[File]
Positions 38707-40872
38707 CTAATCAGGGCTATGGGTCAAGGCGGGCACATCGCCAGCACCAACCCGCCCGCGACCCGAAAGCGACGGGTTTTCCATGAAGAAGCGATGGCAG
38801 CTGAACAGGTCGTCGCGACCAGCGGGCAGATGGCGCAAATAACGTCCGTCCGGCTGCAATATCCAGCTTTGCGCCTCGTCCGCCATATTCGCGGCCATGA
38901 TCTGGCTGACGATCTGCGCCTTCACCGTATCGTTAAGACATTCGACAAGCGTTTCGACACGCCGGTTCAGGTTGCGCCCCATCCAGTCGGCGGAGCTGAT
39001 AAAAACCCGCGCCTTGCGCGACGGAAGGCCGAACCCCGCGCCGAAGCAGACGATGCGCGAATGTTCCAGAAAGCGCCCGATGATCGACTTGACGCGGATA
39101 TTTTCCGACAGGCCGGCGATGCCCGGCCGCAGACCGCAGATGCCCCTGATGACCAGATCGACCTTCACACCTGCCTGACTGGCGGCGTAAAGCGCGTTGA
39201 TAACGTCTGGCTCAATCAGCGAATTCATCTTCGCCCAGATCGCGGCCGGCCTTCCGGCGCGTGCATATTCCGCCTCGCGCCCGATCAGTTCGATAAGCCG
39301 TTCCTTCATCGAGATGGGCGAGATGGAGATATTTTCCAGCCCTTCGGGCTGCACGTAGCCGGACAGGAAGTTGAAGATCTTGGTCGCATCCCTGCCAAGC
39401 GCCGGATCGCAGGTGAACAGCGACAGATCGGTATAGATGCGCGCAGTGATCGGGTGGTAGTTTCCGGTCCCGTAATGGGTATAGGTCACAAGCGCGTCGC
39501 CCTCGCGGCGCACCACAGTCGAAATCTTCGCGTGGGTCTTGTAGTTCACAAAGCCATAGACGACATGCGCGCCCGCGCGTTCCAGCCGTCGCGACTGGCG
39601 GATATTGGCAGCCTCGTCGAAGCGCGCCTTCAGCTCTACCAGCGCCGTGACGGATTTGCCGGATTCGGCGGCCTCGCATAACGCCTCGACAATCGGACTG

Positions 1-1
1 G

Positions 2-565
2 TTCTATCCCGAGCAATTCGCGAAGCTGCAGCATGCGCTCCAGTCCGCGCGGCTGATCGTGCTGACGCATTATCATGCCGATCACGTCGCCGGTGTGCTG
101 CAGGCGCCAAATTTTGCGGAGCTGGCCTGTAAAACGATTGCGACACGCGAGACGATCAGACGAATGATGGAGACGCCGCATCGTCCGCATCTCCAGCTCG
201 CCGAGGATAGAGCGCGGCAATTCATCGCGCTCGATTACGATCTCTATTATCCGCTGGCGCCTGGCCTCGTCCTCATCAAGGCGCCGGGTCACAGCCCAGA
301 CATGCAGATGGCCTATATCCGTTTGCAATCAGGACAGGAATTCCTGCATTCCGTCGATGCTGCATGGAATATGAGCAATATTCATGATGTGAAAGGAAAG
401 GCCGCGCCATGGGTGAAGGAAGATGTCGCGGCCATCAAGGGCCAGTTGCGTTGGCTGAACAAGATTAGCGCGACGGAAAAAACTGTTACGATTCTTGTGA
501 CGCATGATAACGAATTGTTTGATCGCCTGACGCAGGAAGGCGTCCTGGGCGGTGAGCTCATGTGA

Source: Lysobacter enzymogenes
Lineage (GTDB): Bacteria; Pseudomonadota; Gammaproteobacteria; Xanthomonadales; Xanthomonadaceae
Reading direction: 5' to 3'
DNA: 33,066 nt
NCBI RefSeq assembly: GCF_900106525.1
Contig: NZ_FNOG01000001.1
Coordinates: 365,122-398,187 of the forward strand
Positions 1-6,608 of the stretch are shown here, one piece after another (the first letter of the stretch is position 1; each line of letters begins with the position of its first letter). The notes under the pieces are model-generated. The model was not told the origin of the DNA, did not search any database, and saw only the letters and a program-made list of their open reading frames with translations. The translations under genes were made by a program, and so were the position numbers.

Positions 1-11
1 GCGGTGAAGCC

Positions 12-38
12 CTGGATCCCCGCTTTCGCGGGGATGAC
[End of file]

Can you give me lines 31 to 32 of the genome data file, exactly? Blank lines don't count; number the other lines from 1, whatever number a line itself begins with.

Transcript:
Positions 12-38
12 CTGGATCCCCGCTTTCGCGGGGATGAC